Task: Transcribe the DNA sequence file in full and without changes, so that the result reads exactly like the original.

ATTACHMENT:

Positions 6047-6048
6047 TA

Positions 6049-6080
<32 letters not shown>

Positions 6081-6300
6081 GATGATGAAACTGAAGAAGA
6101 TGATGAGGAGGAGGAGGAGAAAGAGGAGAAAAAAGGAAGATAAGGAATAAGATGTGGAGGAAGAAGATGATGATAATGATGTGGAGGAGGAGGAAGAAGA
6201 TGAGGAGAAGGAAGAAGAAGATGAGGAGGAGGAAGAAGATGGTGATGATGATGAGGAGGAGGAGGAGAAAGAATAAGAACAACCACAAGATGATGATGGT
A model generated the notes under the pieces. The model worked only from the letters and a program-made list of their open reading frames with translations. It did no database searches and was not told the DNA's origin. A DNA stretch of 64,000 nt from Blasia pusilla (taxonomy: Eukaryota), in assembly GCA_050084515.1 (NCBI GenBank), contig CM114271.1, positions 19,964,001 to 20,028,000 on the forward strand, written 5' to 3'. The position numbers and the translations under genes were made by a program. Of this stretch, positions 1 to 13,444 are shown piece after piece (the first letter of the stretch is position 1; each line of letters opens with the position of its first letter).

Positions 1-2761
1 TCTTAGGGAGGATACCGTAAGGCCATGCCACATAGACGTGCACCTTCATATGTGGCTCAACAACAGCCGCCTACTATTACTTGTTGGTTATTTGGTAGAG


Positions 6047-6048
6047 TA

Positions 6049-6080
<32 letters not shown>

Positions 6081-6300
6081 GATGATGAAACTGAAGAAGA
6101 TGATGAGGAGGAGGAGGAGAAAGAGGAGAAAAAAGGAAGATAAGGAATAAGATGTGGAGGAAGAAGATGATGATAATGATGTGGAGGAGGAGGAAGAAGA
6201 TGAGGAGAAGGAAGAAGAAGATGAGGAGGAGGAAGAAGATGGTGATGATGATGAGGAGGAGGAGGAGAAAGAATAAGAACAACCACAAGATGATGATGGT
A model generated the notes under the pieces. The model worked only from the letters and a program-made list of their open reading frames with translations. It did no database searches and was not told the DNA's origin. A DNA stretch of 64,000 nt from Blasia pusilla (taxonomy: Eukaryota), in assembly GCA_050084515.1 (NCBI GenBank), contig CM114271.1, positions 19,964,001 to 20,028,000 on the forward strand, written 5' to 3'. The position numbers and the translations under genes were made by a program. Of this stretch, positions 1 to 13,444 are shown piece after piece (the first letter of the stretch is position 1; each line of letters opens with the position of its first letter).

Positions 1-2761
1 TCTTAGGGAGGATACCGTAAGGCCATGCCACATAGACGTGCACCTTCATATGTGGCTCAACAACAGCCGCCTACTATTACTTGTTGGTTATTTGGTAGAG